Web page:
The Case for the Traditional Tarot

The Case for the Traditional Tarot

Syd Weedon

We live in a period which has seen an explosive growth of interest in and usage of tarot cards. This increased interest in tarot precisely coincides with the decline of organized religion in the Western world. People are looking for a participatory form of spirituality that is personal and self determined. The old religious formulations simply aren’t working for a vast swath of the population, the “spiritual but not religious.” Tarot, paganism, Wicca and other forms of alternative spirituality have all benefited from the precipitous decline of organized religion, particularly in Christianity.

Along with the explosion of interest in tarot, there has been a proliferation of card decks. Today the choices among decks are bewildering. Some are enormously creative and others are just bizarre. In addition to tarot, there are “oracle” decks, Lenormand decks, rune decks and more. While I applaud the creative freedom that has been brought to bear on the tarot, it must be troublesome for those just coming to tarot for the first time. Even those of us who have been doing tarot for some time can benefit by a return to the roots occasionally. Some seem to have drifted far from the original intent of those who designed the cards. I do believe that to know where we are going, we must first know where we have been.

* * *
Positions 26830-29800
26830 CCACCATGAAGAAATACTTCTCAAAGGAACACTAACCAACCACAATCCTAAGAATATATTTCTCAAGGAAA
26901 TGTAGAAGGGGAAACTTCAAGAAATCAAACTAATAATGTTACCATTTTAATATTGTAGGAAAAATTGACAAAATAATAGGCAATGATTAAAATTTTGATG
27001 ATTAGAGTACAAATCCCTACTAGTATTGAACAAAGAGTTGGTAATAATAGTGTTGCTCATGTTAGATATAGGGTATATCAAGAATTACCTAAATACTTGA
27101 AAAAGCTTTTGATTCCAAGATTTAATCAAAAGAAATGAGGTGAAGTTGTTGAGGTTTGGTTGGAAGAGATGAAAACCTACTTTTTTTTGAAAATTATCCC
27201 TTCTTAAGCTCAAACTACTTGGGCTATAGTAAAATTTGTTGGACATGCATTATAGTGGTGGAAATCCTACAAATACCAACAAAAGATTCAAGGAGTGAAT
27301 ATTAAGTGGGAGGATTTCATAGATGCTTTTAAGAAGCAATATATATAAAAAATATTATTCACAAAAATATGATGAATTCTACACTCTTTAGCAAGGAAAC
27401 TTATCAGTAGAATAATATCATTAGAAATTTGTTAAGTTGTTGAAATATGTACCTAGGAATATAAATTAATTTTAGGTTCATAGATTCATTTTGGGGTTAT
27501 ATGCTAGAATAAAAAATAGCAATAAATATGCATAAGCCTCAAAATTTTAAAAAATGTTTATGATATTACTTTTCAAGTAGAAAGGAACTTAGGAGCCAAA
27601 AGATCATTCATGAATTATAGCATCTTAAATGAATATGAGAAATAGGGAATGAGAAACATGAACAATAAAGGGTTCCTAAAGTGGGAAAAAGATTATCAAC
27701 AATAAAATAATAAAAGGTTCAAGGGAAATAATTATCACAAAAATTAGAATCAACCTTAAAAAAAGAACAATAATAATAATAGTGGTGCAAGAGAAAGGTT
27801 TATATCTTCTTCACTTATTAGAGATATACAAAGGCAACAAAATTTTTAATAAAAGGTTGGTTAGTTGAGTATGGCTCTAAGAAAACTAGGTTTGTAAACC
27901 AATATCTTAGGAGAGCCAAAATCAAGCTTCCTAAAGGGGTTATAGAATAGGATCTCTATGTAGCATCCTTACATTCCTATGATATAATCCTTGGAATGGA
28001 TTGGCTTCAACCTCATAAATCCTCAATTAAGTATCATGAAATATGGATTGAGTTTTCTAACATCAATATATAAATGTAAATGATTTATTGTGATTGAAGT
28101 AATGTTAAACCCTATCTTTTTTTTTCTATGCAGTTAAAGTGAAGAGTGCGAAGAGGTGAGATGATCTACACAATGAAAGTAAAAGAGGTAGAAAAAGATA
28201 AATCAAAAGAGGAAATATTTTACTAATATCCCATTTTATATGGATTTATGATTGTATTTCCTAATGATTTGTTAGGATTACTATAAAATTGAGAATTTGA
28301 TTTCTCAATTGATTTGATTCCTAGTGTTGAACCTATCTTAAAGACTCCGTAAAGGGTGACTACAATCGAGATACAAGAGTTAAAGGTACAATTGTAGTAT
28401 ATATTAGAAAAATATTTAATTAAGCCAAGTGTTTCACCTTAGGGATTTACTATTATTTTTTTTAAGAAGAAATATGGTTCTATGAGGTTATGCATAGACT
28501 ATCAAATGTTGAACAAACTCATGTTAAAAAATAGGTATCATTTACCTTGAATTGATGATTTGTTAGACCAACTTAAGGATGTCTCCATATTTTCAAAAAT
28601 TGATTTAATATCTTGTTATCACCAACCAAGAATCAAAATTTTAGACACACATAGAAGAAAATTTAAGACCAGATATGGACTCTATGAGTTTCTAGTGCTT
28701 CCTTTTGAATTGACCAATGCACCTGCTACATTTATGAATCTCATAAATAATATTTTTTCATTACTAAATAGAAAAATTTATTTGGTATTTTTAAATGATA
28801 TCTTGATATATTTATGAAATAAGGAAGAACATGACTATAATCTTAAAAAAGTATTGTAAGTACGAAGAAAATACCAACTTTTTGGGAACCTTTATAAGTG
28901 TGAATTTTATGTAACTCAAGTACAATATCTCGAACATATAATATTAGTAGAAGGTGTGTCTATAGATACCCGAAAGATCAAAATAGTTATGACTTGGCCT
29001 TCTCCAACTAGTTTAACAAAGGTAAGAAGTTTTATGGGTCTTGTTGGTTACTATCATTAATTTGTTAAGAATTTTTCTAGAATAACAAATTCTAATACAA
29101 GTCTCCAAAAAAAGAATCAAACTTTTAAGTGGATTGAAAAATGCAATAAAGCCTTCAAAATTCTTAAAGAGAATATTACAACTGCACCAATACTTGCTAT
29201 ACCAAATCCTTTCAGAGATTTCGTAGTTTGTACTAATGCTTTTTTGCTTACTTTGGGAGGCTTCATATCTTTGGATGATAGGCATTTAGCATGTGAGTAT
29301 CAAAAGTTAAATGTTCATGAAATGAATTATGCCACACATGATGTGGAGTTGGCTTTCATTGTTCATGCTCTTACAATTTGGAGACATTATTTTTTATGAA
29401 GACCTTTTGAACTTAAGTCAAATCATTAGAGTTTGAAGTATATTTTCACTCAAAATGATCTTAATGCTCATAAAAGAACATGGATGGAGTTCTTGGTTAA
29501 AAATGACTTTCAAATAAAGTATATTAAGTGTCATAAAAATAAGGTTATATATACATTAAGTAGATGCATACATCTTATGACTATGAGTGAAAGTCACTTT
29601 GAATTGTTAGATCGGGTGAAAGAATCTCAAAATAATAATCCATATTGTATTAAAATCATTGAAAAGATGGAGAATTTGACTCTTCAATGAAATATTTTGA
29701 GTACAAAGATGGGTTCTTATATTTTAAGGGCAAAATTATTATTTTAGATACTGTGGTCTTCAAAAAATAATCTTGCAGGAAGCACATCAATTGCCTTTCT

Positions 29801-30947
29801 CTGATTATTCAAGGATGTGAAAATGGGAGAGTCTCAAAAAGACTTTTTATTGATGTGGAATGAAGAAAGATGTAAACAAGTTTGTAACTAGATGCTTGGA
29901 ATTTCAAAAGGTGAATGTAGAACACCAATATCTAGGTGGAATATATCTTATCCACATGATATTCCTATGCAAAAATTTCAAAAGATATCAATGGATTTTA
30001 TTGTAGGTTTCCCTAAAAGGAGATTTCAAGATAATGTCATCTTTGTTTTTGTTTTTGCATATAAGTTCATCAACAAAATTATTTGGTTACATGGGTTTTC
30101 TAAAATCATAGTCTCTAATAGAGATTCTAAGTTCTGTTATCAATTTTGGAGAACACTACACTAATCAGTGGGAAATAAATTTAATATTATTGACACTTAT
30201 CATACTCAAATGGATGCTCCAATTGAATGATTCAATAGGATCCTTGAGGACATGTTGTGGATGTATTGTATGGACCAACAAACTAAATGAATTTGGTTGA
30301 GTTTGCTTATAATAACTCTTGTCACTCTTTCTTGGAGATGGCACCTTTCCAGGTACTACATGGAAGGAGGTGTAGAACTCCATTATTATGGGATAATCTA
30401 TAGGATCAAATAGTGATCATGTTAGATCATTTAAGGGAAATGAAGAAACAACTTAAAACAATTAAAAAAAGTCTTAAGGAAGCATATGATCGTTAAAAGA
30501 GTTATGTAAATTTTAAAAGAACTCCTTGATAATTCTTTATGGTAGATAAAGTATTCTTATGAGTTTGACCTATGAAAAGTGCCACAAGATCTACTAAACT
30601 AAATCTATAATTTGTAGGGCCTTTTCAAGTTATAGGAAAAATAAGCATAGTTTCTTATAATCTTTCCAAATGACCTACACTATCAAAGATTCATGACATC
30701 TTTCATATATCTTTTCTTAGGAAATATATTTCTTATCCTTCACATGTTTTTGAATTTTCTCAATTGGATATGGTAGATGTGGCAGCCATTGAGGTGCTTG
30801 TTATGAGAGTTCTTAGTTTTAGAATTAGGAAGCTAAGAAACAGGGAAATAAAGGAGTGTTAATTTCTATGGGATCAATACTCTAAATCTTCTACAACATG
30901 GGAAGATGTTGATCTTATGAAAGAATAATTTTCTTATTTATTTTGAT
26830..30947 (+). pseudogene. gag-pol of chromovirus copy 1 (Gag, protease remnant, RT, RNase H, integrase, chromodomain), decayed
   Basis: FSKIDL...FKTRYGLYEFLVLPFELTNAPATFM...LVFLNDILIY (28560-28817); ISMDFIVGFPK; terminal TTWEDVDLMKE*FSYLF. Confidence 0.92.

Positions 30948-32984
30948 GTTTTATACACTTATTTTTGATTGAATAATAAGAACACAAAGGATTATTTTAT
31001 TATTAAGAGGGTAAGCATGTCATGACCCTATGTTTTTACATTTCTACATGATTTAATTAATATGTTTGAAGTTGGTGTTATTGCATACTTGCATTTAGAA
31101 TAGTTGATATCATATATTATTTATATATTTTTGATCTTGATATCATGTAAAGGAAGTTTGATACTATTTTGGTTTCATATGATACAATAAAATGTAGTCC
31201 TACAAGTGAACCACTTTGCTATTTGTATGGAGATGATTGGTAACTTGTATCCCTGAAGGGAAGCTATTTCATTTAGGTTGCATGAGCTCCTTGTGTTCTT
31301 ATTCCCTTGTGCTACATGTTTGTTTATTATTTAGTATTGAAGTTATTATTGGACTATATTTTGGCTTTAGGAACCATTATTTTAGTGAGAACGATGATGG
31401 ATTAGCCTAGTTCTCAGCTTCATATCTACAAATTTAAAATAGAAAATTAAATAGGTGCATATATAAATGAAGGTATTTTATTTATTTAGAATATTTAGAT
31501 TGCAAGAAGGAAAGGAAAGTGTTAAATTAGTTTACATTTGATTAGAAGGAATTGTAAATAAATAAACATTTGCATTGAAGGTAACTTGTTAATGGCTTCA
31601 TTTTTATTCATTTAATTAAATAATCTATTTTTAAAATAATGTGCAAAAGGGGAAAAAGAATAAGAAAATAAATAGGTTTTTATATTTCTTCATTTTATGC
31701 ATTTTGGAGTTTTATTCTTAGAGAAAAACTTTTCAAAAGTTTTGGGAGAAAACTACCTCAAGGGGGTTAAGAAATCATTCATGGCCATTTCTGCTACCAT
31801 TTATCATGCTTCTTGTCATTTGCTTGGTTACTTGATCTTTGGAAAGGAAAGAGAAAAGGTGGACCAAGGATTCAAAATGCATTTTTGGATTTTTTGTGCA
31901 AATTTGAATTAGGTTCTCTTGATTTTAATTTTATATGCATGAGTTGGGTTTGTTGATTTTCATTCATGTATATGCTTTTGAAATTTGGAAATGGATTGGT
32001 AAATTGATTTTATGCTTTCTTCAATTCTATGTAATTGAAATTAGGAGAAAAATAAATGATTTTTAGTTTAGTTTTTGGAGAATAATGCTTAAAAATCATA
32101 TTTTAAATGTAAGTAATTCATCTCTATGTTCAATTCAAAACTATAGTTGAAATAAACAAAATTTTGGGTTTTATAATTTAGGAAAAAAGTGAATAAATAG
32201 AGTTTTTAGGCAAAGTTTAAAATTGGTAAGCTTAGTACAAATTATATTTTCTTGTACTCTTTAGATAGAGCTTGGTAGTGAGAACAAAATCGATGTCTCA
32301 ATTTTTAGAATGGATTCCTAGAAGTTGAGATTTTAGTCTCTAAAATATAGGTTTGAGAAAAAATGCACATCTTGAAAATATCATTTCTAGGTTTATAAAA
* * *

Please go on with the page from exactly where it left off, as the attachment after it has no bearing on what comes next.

Before I go further, I will not tell you what deck is right or wrong or which one you should be using. That is your business. If you finish this article, I think you will have a good idea of my preferences without stating them like a sales pitch. “It’s your thing. Do what you want to do.” What I would like to do is give you a quick history, the structure of the tarot and the rationale behind it, plus some quick thoughts on usage. If I can accomplish that, I’ve done my job.